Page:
After the capture of the ship, the US demanded it’s return, saying it wouldn’t rule out all out war if it was not returned. The DPRK said they would counter aggression with aggression, and all out war with all out war. Many countries supported the DPRK and said to counter war with war. The enemy attempted to get them to surrender with negotiations, said they should apologise and would return prisoners, but not the trophy (the ship). They had a press conference, and said the US had to apologise otherwise the men on board the ship would be tried by the laws of the country and imprisoned or killed. The crew asked for mercy and said they wanted to go home alive. A journalist said they were ashamed to be American, and that the President should apologise and assure it would never happen again. The American people blamed the US President and administration, and the US administration was thrown into utter confusion.

On December 23rd, 11 months after the capture of the ship, the US finally made an official apology. The US representative was so confused, he forgot to write the date on the apology, and had to write it hurriedly. President Johnson complained that it was the only one of it’s kind in history. The DPRK announced that it would expel 80 spies out of the republic. The aggressors who lord over the world were driven out of the country. The imperialists knelt down before the Korean people, now running downhill. People of the world unanimously said that the US was shattered by the Korean people. Victory by the leadership of Kim Il-Sung. The boat is a trophy, and symbolises the aggression of the US imperialists against the Korean people.

Wondering around the boat is really interesting – the bullet holes from the takeover are circled in red. Many of the “secret” documents on board the ship when it was captured are out on display, which I like. The soldier’s IDs and pieces of their uniforms are also displayed in glass cases.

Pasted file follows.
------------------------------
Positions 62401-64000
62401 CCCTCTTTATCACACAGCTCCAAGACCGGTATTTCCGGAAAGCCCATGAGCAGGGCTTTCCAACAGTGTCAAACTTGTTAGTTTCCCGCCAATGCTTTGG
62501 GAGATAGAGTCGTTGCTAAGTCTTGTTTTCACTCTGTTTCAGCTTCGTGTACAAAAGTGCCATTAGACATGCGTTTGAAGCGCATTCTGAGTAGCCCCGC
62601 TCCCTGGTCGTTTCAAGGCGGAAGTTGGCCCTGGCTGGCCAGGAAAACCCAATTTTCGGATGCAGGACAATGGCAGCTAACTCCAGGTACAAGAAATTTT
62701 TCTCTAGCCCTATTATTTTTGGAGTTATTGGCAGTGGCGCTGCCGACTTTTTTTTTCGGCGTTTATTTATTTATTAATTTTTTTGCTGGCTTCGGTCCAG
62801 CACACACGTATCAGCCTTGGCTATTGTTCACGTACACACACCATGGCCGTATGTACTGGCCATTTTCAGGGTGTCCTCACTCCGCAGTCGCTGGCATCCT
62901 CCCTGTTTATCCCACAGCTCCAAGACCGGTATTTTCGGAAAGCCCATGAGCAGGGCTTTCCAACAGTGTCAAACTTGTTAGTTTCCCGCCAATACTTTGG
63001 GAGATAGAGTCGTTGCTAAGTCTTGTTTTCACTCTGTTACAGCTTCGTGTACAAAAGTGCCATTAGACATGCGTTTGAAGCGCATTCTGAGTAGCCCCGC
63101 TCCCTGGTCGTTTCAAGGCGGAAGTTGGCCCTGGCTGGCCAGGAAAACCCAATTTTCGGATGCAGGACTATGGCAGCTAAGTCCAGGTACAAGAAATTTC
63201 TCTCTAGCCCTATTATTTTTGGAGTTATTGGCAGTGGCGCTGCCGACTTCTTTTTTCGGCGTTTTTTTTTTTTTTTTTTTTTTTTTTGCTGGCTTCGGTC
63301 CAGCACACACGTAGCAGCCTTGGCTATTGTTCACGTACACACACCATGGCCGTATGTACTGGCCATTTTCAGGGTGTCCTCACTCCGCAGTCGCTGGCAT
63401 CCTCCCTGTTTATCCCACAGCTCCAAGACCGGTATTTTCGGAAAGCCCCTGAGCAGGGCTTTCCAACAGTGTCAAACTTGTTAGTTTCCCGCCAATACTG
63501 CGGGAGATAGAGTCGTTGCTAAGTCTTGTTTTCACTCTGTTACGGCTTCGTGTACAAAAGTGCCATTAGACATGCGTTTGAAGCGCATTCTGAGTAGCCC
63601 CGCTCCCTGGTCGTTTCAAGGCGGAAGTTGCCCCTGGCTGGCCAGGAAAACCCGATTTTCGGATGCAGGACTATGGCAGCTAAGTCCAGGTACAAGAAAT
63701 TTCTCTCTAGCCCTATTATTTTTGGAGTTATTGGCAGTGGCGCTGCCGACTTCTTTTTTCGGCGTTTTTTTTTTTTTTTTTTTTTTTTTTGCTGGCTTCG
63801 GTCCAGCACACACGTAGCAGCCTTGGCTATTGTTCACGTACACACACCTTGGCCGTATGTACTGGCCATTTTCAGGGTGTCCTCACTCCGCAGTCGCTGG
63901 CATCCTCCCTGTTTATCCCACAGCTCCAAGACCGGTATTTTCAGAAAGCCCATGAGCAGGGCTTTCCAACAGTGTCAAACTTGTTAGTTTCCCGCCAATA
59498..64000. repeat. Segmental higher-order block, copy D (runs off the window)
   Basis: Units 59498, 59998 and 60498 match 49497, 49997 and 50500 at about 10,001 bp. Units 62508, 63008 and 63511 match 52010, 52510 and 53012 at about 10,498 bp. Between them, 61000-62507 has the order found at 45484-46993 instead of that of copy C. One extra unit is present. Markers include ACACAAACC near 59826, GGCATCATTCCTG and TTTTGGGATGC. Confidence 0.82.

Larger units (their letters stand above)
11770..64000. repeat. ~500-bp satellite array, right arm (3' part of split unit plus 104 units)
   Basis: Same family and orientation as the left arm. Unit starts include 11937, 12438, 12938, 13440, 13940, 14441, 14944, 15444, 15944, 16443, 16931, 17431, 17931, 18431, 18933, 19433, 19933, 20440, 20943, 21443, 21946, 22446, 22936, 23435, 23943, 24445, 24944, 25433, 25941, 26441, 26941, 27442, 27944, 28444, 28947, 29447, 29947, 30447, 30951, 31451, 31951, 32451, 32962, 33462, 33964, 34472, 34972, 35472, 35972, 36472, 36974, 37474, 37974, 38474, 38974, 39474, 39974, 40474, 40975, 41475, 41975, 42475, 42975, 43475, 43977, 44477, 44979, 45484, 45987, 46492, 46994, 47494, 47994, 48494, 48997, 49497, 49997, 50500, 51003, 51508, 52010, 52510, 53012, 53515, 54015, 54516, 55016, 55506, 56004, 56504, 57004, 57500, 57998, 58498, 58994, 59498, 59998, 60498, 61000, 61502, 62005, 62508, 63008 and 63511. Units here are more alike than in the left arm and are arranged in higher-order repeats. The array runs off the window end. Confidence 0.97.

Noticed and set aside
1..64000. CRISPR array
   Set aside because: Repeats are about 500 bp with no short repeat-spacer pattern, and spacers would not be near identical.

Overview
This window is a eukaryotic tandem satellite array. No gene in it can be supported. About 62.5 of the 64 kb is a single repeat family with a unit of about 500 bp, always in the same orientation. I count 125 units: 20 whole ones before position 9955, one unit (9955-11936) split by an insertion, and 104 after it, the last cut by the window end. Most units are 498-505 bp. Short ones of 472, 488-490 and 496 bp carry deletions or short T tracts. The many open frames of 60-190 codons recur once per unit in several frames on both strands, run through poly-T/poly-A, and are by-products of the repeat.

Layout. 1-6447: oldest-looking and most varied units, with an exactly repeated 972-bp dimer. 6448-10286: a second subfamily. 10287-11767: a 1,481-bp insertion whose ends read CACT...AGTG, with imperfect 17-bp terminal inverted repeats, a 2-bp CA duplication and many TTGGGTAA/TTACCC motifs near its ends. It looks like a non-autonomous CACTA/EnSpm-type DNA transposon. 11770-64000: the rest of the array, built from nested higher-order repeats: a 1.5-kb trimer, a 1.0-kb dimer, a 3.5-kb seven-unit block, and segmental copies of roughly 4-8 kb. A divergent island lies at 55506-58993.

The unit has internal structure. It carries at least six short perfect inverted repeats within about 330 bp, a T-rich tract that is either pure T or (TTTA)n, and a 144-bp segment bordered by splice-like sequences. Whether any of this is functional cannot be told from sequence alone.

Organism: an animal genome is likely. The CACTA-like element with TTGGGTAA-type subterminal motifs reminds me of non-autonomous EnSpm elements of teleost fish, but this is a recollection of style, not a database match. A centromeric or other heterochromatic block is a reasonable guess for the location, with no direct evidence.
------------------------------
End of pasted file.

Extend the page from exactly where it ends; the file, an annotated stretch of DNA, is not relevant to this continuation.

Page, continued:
I leave feeling sad in general about how brutal humans are. Some stuff doesn’t seem unreasonable – keeping the ship as a trophy, for example (at that point I didn’t know about the difference between the DPRK’s claimed nautical border and international maritime law), but other things seem less so, such as claiming that everyone condemned the US. No doubt some people did, some people watch Fox news – unlikely to be the same set of people, though. I’m unsure about what is true and what is not, and want to find out more. Main point: their story doesn’t seem wholly unreasonable. Maybe Afghanistan and Iraq will have museums someday.

Now we are headed for pizza, I’m hoping for clean bathrooms.

We leave for the airport at 6am the following morning, which is where I discover that they are worried about me (and one of my friends) blogging – we had taken an earlier bus home the previous evening. In the end though, no-one says anything to us directly. We drive past a new cemetery for the 60th anniversary of the Korean War – the cemetery is for the soldiers who gave their everything in the Korean War, and also in the Vietnam war.

Approaching the airport, our guide gives us the following goodbye:

“Goodbye, thanks for cooperating, we don’t ask you to believe – you see what you see. Tell people about the DPRK. Best wishes. See you again.”

We are recommended to tip 35 euro each, and so she leaves us in the region of $1k (USD) better off.

North Korea has a GDP per capita of less than $2k.